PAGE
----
Inasmuch, we call for the consolidation of indigenous territories in exercise of our self-determination and autonomy, in conformity with systems of rules and regulations. At the same time we demand that states respect the territorial rights of Indigenous Peoples in voluntary isolation or in initial contact, as an effective way to preserve their integrity and combat the adverse effects of climate change towards those peoples.

5. We call on States not to promote commercial monoculture practices, nor to introduce or promote genetically-modified and exotic crops, because according to our people’s wisdom, these species aggravate the degradation of jungles, forests and soils, contributing to the increase in global warming. Likewise, megaprojects under the search for alternative energy sources that affect Indigenous Peoples’ lands, territories, and natural habitats should not be implemented, including nuclear, bio-engineering, hydroelectric, wind-power and others.

6. We demand changes to forestry and environmental laws, as well as the application of pertinent international instruments to effectively protect forests and jungles, as well as their biological and cultural diversity, guaranteeing Indigenous Peoples’ rights, including their participation and their Free, Prior, and Informed Consent.

7. We propose that, in the framework of climate change mitigation and adaptation measures, states establish a policy that Protected Natural Areas must be managed, administered and controlled directly by Indigenous Peoples, taking into account the demonstrated traditional experience and knowledge towards the sustainable management of the biodiversity in our forests and jungles.

8. We demand a review, or if the case warrants, a moratorium, to every polluting activity that affects Mother Earth, and the withdrawal of multinational corporations and megaprojects from Indigenous territories.

9. We urge that states recognize water as a fundamental human right, avoiding its privatization and commodification.

10. We demand the application of consultations, participation, and the Free, Prior and Informed Consent of Indigenous Peoples and affected populations in the design and implementation of climate change adaptation and mitigation measures and any other intervening actions on Indigenous territories.

11. States must promote mechanisms to guarantee that funding for climate change action arrives directly and effectively to Indigenous Peoples, as part of the compensation for the historical and ecological debt owed. This funding must support and strengthen our own visions and cosmovisions towards “living well”.

12. We call for the recovery, revalidation and strengthening of Indigenous Peoples’ technologies and knowledge, and for their incorporation into the research, design and implementation of climate change policies. This should compliment Western knowledge and technology, ensuring that technology transfer processes do not weaken indigenous knowledge and technologies.

13. We propose the recovery, development and diffusion of indigenous knowledge and technology through the implementation of educational policies and programs, including the modification and incorporation of such knowledge and ancestral wisdom in curricula and teaching methods.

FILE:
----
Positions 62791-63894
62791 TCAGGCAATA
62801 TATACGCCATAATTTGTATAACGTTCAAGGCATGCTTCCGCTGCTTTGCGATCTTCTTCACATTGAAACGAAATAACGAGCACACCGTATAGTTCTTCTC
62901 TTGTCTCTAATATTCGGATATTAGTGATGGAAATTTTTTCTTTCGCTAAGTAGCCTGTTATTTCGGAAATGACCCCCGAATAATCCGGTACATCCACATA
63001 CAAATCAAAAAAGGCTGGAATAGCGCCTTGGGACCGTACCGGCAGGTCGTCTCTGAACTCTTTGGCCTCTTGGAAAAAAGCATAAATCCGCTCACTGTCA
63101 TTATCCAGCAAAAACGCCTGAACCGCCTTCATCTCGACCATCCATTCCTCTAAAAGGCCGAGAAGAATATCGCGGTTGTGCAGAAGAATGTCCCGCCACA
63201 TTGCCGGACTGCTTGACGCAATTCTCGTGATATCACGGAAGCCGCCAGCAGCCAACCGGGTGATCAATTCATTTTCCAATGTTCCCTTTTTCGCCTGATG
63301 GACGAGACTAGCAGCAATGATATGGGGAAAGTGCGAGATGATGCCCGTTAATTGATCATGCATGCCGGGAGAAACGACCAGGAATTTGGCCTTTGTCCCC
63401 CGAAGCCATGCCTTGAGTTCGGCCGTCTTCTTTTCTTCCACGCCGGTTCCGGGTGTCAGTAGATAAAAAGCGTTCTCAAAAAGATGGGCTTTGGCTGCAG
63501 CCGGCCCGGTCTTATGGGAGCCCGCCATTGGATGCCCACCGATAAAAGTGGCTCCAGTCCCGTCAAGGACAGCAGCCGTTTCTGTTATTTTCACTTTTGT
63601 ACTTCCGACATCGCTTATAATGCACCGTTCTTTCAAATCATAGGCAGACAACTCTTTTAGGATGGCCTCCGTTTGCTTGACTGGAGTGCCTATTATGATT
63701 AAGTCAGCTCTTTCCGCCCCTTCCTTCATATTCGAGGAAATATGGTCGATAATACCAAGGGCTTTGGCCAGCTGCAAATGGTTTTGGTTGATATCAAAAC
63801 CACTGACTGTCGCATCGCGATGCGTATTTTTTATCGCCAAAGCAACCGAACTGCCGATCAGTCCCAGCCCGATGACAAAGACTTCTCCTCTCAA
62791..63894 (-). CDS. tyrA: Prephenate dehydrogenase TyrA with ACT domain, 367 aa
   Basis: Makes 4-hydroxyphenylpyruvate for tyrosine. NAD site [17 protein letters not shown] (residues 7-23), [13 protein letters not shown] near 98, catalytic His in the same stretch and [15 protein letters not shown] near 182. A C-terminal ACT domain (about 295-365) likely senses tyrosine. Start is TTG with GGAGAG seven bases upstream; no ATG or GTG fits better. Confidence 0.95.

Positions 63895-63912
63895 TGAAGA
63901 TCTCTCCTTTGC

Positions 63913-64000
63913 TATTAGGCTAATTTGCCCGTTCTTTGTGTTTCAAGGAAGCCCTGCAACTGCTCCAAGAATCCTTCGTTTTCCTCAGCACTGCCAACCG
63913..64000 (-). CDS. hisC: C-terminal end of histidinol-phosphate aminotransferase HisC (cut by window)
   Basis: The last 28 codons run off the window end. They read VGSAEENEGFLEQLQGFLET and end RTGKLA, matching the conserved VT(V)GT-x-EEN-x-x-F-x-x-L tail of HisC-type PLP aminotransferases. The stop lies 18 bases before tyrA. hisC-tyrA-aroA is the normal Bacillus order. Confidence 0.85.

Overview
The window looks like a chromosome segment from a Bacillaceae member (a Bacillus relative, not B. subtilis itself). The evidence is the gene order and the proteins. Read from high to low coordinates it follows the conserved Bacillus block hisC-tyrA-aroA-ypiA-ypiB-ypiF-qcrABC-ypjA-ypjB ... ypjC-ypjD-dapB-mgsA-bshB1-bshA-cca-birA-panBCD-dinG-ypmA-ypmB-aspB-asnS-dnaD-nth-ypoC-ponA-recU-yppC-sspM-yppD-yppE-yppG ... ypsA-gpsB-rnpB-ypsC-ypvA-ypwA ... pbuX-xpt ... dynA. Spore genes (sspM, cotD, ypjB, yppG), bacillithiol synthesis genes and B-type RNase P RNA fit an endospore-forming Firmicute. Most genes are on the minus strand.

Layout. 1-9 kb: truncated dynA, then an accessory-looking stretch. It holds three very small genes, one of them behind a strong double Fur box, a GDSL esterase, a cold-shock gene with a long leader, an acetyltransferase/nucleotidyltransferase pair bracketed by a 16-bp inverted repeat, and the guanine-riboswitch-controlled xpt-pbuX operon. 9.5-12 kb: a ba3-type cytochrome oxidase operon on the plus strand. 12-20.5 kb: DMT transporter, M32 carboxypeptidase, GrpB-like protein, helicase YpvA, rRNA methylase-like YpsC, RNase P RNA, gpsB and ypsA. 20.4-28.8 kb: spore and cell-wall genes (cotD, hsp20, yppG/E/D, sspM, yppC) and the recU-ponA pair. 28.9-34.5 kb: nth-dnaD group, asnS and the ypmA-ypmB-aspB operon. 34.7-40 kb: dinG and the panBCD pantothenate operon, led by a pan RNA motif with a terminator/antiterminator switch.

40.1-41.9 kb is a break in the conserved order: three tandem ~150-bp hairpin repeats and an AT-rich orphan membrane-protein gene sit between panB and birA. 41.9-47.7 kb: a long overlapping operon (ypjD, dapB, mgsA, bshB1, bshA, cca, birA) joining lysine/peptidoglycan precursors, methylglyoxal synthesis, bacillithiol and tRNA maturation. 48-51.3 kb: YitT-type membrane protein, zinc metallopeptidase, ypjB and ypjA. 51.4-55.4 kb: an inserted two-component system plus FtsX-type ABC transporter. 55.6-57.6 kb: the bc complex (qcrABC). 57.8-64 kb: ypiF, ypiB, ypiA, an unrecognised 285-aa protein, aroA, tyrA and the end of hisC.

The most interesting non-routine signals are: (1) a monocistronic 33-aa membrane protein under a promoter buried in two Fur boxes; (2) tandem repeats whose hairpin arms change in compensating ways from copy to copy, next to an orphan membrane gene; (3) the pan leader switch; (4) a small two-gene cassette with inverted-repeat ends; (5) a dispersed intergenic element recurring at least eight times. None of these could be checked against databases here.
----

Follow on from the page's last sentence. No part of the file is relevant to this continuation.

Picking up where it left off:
14. We urge States and international bodies that are making decisions about climate change, especially the UNFCCC, to establish formal structures and mechanisms that include the full and effective participation of Indigenous Peoples. They must also include local communities and vulnerable groups, including women, without discrimination, as a key element to obtain a fair and equitable result from climate change negotiations.

15. We join in the demand to create a Climate Justice Tribunal that would be able to pass judgement and establish penalties for non-compliance of agreements, and other environmental crimes by developed countries, which are primarily responsible for climate change. This institution must consider the full and effective participation of Indigenous Peoples, and their principles of justice.

16. We propose the organization and coordination of Indigenous Peoples worldwide, through our local, national, regional, and international governments, organizations, and other mechanisms of legitimate representation, in order to participate in all climate change related processes. With that in mind, we call for an organizational space to be created that will contribute to the global search for effective solutions to climate change, with the special participation of Elders.

17. We propose to fight in all spaces available to defend life and Mother Earth, particularly in COP16, and so we propose a 2nd Peoples’ Conference to strengthen the process of reflection and action.

18. The ratification of the global campaign to organize the World March in defense of Mother Earth and her peoples, against the commodification of life, pollution, and the criminalization of Indigenous and social movements.

Created in unity in Tiquipaya, Cochabamba, Bolivia, the 21st day of April, 2010.



Further links you may be interested in:

Evo Morales (Bolivian President) on Climate change and the rights of Mother Earth

Interview with Cormac Cullinan (the co-president of the Rights of Mother Earth Working Group at the summit)

Can Capitalism Fix Climate Change?


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Posted by on Apr 28 2010. Filed under Climate Change, World. You can follow any responses to this entry through the RSS 2.0. You can leave a response or trackback to this entry